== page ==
7. What kind of story would appear in the news, if a crazed cultist went around murdering people and building strange stone idols in the woods? Maybe Something like the following; The 'Button Man' could be key to mounting mountain mystery In recent years there have been experienced hunters, well-equipped bushwalkers, campers and day trippers who have disappeared without trace. With no concrete evidence of what happened, it is perhaps natural that rumours fill the void. ... And it is why locals in the area speculate about a regular visitor who disappears into the mountains for months at a time known as Buttons or The Button-Man. He is a flint-hard, expert bushman who earned his nickname from his habit of using deer antlers to make buttons and fashion large plugs for his ear piercings. He has made a camp on the side of a remote mountain that lets him see anyone approaching, uses snares to catch deer and hunts with expertly crafted Indigenous-style spears. Many campers and hunters have stories of the Button-Man emerging from the dark and approaching them at campsites. He is described as around 70, with short grey hair, wearing dark jackets and "bloody scary". Others say he is “spooky”, but no one reports any threats or violence. ...
  8. We'll send a storm bull illuminate to explain how you can reconcile loyalty to the bull with a more inclusive view of the world, help you learn not to discriminate against your fellow sentients because of their otherness.
  9. What horrifies me in a monster is when they have the ability to bypass our defences. Takes one point just means you need a machine gun. John Carpenters “The Thing” wasn’t super tough, you could kill it with a blast from a flame thrower. The scary part was it could impersonate and mimic your friends, and subtly infect people with the slightest touch. The monster could wear the face of the person you trust, right up untIl it struck. What use is a flame thrower, when the alien horror might already be growing inside you, or inside the people you care about? When you realise there is no way for you to personally survive, all you can hope to do is sacrifice yourself to try to stop the shapeshifter from escaping to the outside world?
  10. Elrik, Michael Moorcock's inhuman monster with a conscience, was once transported to the end of time. He met a group of people whom Elrik claimed were his chaos gods, but the people he met didn't know what he was talking about (except maybe one of them). They thought they were human, but possessed technology so advanced they could pretty much do anything, manipulate the fabric of the cosmos in ways which were indistinguishable from magic. There was another story I once read in which people marooned at sea managed to imagine their own reality, and make it so real they finally escaped the mundane world. One of them somehow became part of their new cosmos, because their new reality was so weak there was a continuous threat they would suddenly find themselves back on the boat, so he kind of faded way, went full time repairing breaches and inconsistencies, to firm up their salvation. On our world we have computer games so immersive, people give up on their real lives to participate full time in virtual reality, at least until their health fails. There are more things in heaven and Earth, Horatio, / Than are dreamt of in your philosophy [science] - Hamlet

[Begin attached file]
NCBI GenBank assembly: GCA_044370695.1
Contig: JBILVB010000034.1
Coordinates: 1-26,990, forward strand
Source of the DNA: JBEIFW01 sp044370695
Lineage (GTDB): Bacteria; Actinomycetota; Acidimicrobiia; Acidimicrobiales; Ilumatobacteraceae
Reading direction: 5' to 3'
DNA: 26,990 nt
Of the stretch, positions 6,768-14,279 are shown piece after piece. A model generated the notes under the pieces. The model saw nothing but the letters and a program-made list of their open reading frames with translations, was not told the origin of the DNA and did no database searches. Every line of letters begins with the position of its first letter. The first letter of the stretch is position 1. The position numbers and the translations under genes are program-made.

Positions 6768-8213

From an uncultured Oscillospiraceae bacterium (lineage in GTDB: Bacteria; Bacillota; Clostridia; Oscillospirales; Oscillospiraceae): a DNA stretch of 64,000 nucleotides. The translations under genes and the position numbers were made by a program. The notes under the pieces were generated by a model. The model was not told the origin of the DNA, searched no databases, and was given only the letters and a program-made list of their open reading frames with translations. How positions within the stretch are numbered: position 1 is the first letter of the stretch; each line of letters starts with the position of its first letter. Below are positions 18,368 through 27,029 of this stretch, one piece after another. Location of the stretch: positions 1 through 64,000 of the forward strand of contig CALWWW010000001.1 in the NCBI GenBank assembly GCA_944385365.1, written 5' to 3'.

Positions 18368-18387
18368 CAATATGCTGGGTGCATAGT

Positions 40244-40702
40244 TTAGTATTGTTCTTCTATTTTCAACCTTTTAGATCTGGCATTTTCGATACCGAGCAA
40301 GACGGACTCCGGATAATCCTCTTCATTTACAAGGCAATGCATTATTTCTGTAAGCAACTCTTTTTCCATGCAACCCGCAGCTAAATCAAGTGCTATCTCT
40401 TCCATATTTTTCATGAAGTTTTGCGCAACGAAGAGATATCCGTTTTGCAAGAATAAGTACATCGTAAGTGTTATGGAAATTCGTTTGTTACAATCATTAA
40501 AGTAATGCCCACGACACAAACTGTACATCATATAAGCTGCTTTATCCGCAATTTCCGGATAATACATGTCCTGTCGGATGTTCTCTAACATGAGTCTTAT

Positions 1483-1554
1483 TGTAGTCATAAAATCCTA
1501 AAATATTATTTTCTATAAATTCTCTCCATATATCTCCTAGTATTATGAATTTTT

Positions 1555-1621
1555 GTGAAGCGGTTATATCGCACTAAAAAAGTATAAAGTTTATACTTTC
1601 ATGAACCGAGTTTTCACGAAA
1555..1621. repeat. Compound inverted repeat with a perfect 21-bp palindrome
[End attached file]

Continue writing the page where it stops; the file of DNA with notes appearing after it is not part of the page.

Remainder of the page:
11. Call of Cthulhu is like Ripley on the transport ship in the movie Alien. If you confront the monster in any kind of direct combat you die, but you might survive if you figure out a way to outsmart the people who summoned it.
  12. For sure - a psychic would have malevolent SAN sapping encounters the rest of the party wouldn’t even notice. The sailor who rammed Cthulhu with a steamship - either he couldn’t hear Cthulhu’s call, or he was mentally strong enough to resist it. Psychic abilities are not an advantage in CoC. A master of mythos skill might be able to manage the risk but no PC can achieve that.
  13. The original Call of Cthulhu story, people who were strongly psychic were the ones who were most messed up by Cthulhu's call. So maybe you could make the tarot skill a psychic skill, but warn the player that it might make them more susceptible to san loss.
  14. I think the solution is don't charge for this skill. If someone wants to be an expert at making paper aircraft models, or solving sudoku, or tarot, its not really going to change the game in a substantial sense, so sure. Everyone needs a hobby. And you never know, maybe the PC will one day find a way to use the strange useless mastery and make everyone laugh.
  15. Ha. I was expecting you to go for option 3 🙂